Sima Medved

Sima Medved
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  • Photo taken in:
    Kiev
    Year when photo was taken:
    2001
    Country name at time of photo:
    Ukraine
    Country name today:
    Ukraine
This is a picture of me taken for my new passport in Kiev in 2001. Perestroika began in the 1990s, and I didn't care much about the crash of communist ideas. I was hoping for a better future for the next generations. I haven't lost my ideals: I still believe that the ideas of communism are very good and correct. I think some people misinterpreted them in the wrong way. Communists are just people, too, and they can be wrong and make mistakes like any other person. Many things have changed. Ukraine declared independence, but I'm sorry about the huge and mighty multinational state that disintegrated. We can enjoy freedom of the press and freedom of speech. People can travel all over the world and have their own business. But old people have a hard life because their pensions are very low. I hope it will change in the future. My daughter and her husband are pensioners now. Asia is at home and Alik still does some work every now and then. He is a highly qualified design engineer. Alla married her classmate, a very nice Russian boy. Asia and I had no objections to their marriage. Love and understanding is what matters. They get along very well. They own a car business. They have four sons, and they all are the joy and love of my life: Michael, named after his great-grandfather, is 18, Ilia is 15, Daniel is 10 and Leo, my closest friend, is 7 years old. I will soon be 96, but I try to lead an active life: I help them to boil milk, dust my room and sometimes spend some time in the yard. I like to visit Hesed: I recite poems in Yiddish there. I have a hearing problem, and Hesed provided a hearing aid for me. I'm very concerned about the situation in Israel. I have many dear people who live there. I just hope that no other tragedy will strike my people. When the Iron Curtain fell in the 1990s, and Jews got an opportunity to move to Israel, I was old. Who can move at 96 years of age? And my daughter and grandchildren have no plans to move, either.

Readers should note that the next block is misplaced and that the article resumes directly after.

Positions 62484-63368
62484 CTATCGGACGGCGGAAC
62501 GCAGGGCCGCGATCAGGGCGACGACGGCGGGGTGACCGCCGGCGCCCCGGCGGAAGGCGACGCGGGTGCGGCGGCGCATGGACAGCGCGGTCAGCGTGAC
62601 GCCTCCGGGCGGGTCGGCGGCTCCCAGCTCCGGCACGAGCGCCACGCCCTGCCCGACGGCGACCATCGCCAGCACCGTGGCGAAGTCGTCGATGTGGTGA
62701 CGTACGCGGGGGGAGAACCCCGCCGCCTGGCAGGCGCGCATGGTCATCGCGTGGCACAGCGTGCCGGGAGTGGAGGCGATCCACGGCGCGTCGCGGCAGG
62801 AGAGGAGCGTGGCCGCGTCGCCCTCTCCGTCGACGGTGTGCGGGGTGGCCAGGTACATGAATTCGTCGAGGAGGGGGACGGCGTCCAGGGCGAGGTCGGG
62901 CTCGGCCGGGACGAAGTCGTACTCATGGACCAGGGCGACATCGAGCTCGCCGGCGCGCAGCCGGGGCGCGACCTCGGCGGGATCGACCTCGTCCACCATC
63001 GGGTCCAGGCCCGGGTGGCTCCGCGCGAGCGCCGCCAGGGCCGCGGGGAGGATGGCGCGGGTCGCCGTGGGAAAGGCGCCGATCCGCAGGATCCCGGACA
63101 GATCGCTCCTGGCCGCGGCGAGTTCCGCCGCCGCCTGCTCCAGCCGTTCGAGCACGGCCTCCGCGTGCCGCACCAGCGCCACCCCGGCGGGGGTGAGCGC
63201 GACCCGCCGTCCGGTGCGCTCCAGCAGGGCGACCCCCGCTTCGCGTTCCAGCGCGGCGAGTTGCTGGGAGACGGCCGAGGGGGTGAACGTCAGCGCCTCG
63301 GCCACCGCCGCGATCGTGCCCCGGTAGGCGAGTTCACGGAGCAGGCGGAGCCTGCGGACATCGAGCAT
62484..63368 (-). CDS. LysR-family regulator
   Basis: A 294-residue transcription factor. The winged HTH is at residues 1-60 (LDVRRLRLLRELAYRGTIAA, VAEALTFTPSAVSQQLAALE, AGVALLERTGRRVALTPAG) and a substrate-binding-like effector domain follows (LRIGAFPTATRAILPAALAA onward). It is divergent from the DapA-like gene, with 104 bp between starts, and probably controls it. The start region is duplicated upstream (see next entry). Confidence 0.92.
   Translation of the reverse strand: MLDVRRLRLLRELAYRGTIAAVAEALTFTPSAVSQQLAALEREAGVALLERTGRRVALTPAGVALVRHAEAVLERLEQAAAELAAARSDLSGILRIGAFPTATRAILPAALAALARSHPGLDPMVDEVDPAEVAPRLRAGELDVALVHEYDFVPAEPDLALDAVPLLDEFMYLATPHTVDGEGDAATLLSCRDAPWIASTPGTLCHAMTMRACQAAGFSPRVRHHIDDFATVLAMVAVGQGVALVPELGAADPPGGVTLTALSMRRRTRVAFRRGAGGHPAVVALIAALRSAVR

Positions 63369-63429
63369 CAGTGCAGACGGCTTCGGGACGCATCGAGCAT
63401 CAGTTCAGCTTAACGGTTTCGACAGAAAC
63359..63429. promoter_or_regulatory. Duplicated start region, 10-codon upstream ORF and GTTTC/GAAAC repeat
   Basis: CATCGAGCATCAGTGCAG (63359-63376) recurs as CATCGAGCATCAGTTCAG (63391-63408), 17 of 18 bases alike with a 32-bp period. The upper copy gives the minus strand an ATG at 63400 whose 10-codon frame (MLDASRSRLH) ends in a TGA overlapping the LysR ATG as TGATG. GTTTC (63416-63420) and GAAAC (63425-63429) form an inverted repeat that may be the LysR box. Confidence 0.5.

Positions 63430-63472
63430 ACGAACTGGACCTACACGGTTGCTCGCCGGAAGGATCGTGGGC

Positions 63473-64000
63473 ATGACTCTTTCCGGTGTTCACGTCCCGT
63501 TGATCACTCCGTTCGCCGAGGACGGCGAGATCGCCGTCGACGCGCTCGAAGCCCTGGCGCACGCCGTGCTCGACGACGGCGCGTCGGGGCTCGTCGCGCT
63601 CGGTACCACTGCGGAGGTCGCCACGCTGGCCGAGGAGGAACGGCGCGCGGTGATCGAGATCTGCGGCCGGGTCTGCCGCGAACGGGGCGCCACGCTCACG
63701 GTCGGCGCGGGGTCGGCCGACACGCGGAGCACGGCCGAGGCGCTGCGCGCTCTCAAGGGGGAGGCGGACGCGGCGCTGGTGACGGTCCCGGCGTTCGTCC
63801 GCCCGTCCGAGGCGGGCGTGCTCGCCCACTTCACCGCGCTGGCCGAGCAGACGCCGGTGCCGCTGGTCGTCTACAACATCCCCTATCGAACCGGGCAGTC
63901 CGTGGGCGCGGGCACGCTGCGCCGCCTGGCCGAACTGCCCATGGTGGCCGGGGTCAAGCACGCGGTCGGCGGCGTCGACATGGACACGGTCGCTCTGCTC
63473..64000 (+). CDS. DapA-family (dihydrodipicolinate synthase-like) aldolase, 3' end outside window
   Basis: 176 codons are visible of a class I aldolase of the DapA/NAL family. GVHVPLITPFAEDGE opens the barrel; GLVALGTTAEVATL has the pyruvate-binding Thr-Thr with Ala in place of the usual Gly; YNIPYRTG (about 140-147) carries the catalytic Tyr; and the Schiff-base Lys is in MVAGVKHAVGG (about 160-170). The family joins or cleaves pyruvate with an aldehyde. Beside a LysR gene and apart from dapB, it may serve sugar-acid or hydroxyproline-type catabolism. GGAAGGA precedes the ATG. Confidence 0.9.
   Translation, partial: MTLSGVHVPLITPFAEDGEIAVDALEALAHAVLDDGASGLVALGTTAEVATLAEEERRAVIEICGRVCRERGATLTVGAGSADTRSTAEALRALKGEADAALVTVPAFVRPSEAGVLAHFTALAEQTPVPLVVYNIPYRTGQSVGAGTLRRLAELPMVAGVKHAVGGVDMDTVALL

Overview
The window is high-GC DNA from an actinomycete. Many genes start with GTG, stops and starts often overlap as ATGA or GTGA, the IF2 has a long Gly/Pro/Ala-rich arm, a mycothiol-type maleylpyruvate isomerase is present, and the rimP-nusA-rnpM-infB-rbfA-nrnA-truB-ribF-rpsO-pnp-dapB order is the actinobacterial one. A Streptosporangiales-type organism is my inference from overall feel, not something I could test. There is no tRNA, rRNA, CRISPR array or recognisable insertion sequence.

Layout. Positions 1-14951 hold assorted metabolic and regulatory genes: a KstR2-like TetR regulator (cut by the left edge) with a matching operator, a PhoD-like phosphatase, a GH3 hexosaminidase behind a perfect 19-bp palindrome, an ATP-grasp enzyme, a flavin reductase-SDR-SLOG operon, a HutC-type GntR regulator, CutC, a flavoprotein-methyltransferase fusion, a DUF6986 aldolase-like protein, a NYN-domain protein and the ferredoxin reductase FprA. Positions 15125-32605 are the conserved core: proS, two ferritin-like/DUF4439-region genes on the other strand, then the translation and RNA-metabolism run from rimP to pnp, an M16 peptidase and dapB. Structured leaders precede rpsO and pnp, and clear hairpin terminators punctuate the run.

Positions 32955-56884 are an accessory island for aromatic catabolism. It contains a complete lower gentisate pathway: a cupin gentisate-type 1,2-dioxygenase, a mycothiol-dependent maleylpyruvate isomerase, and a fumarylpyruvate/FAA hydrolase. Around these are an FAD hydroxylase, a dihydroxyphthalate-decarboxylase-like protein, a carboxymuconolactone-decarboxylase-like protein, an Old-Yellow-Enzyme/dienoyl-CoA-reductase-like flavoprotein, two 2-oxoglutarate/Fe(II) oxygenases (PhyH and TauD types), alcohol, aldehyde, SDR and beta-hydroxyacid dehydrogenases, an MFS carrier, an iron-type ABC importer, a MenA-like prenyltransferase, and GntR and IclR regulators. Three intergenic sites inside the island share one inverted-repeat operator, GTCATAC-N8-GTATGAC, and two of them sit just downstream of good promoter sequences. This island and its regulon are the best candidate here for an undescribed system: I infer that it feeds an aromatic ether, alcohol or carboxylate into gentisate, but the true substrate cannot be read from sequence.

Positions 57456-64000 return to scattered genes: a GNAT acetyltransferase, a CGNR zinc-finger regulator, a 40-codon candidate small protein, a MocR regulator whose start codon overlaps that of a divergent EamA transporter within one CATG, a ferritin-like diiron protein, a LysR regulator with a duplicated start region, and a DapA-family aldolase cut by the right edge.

Interview details

Interviewee: Sima Medved
Interviewer:
Ella Orlikova
Month of interview:
October
Year of interview:
2002
Kiev, Ukraine

KEY PERSON

Sima Medved
Year of birth:
1906
City of birth:
Novozlatopol
Country name at time of birth:
Russia
Occupation
before WW II:
Manual laborer
after WW II:
Party official
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